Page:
By contrast, other studies have shown that free testosterone levels are low in obese individuals ( ) and the relative hypogonadism is proportional to the degree of obesity.[45] Abdominal or upper body obesity is more strongly related to free testosterone levels than other forms of obesity. Haffner et al.[46] found, in a population of 178 men recruited to the San Antonio Heart Study, that BMI was inversely related to total and free testosterone as well as SHBG level. Waist/hip ratio was also strongly inversely related to total and free testosterone. Similarly, Abate et al.[47] showed that subcutaneous fat accumulation in the truncal area is highly predictive of low plasma concentrations of free testosterone. Studies by Seidell et al.[48] and Phillips[49] have also reported that waist/hip ratio in men was significantly inversely correlated with total testosterone, free testosterone and SHBG levels. Pasquali et al.,[50] on the other hand, found a significant inverse relationship between BMI and both total and free testosterone and SHBG but no association between waist/hip ratio and any sex hormone or binding protein.

  Testosterone Levels in Obese Men

The prevalence of obesity in ageing men has increased and is a strong predictor of the testosterone deficiency seen in ageing males. Hypogonadal men also have a reduced lean body mass and an increased fat mass. Vermeulen et al.[51] reported in a study of 57 men between 70 and 80 years that testosterone levels correlated negatively with percentage of body fat, abdominal fat and insulin levels. Chang et al.[52] also showed that elderly men with type 2 diabetes had higher BMI, waist/hip ratio and lower serum testosterone levels than elderly men without type 2 diabetes. Testosterone levels correlated negatively with BMI, waist/hip ratio and skinfold thickness.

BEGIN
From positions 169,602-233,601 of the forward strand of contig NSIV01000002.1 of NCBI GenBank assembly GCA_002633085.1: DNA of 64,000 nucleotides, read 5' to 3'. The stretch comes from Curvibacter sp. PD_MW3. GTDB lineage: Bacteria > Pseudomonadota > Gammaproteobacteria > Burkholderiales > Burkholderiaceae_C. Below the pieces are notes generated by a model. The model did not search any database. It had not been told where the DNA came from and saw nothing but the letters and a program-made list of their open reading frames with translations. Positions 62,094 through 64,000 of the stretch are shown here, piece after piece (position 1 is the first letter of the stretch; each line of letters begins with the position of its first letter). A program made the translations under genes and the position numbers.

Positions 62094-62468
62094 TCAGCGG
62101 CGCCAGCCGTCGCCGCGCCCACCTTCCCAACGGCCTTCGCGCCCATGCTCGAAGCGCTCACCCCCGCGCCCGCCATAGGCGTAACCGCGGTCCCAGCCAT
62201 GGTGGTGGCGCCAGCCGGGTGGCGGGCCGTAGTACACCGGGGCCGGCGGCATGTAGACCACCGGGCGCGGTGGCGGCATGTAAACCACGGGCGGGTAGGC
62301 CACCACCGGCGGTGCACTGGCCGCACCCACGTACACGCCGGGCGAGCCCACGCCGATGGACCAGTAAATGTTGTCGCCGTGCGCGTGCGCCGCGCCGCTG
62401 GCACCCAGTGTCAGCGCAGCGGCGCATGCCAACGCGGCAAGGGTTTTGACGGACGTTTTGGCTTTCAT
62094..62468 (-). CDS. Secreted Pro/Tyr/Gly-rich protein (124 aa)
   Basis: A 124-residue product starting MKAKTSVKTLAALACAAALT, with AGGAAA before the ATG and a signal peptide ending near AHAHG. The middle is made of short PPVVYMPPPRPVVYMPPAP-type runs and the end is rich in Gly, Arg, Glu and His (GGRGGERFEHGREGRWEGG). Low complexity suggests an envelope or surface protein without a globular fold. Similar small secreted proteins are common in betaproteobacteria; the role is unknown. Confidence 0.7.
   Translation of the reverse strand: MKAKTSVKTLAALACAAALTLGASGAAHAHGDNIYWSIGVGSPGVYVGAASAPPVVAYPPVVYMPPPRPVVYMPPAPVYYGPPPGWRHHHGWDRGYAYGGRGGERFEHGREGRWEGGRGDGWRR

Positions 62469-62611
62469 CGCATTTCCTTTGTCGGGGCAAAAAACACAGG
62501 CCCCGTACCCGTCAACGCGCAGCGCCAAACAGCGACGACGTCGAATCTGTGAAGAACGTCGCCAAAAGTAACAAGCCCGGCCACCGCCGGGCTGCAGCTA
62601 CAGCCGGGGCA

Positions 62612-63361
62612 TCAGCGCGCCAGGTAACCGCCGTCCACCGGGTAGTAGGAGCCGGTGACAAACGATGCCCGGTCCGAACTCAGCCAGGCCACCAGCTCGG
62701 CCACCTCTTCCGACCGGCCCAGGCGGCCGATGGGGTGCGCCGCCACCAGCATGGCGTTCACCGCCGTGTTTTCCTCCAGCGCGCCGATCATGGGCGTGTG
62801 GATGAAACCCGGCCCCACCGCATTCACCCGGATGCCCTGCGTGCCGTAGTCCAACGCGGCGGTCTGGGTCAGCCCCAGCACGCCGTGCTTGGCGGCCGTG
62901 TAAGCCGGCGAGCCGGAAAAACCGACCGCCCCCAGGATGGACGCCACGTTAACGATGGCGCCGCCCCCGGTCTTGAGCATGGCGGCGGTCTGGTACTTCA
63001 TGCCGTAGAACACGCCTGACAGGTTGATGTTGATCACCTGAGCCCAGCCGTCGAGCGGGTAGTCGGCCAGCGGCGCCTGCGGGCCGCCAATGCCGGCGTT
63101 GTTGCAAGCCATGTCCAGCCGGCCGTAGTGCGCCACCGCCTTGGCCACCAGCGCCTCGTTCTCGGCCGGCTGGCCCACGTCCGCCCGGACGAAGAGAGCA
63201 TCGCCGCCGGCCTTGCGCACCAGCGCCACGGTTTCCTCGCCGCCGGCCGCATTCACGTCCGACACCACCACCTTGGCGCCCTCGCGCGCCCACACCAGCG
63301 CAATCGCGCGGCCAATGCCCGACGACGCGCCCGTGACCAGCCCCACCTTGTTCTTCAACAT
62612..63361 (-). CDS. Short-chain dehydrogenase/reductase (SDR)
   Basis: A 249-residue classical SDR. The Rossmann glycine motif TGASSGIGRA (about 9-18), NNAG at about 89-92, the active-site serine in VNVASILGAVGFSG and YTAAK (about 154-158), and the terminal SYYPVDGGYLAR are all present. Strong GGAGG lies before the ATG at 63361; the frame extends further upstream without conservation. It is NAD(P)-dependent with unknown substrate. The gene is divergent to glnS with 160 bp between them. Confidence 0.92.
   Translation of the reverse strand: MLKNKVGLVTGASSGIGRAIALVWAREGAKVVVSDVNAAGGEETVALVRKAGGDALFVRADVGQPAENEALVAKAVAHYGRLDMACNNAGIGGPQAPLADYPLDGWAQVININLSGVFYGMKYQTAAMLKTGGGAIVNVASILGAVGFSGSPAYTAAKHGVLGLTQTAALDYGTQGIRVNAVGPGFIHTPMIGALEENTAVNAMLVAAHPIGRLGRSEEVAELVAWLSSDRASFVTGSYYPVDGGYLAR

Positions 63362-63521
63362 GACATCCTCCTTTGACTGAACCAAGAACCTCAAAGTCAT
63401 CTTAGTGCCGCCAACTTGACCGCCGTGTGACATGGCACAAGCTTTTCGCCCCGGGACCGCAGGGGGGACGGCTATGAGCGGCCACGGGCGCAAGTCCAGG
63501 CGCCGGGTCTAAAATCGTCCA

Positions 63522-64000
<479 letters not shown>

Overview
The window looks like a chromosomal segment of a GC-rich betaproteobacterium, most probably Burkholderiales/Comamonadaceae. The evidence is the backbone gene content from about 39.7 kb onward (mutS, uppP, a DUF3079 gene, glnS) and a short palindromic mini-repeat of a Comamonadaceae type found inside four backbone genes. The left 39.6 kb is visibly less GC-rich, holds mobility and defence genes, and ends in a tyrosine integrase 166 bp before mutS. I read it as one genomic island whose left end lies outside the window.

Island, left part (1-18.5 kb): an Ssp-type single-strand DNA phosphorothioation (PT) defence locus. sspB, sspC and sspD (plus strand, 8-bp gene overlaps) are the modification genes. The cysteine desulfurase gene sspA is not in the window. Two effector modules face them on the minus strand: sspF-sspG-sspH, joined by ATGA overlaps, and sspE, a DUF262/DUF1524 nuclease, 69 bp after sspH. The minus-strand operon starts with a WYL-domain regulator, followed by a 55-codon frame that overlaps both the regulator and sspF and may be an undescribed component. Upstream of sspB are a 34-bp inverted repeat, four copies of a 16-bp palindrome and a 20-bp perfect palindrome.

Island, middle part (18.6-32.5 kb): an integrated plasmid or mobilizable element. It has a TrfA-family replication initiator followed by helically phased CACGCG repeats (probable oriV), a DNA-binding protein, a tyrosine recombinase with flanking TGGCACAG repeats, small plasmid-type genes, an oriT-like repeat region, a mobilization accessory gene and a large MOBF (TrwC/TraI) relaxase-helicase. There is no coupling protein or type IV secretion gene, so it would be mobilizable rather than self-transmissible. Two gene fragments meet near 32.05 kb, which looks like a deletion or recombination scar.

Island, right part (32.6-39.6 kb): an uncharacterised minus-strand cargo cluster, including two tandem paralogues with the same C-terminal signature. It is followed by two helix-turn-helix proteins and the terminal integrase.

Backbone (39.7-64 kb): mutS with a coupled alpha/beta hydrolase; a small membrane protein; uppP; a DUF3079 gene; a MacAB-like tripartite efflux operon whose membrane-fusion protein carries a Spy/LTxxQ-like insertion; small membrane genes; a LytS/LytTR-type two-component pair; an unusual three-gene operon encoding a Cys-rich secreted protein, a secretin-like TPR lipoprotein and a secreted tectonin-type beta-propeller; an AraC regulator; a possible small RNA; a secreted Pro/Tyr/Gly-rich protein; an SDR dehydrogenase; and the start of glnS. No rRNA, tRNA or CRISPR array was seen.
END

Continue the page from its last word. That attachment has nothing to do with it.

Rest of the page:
The changes in total and free testosterone concentrations are reversible with weight loss. Strain et al.[53] assessed the effect of weight loss on sex hormones in 11 healthy obese men. Weight loss of between 26 and 129 kg over 5–39 months produced significant increases in mean plasma total and free testosterone and SHBG levels. The increases in plasma free and total testosterone and SHBG levels were also proportional to the degree of weight loss. Similar Results have also been reported in other smaller studies.[54]

The underlying mechanisms responsible for the reduced testosterone levels in obese men are unknown. The reduction in free testosterone seen in massive obesity is not accompanied by a reciprocal increase in LH, suggesting a form of hypogonadotrophic hypogonadism.[54] One hypothesis postulated for the decreased free testosterone in massively obese individuals is functional alterations at the hypothalamicpituitary level of the testicular axis characterized by decreased amplitude of the LH pulses.[43] Some rare hypothalamic syndromes, such as Prader–Willi syndrome, are associated with both obesity and hypogonadotrophic hypogonadism.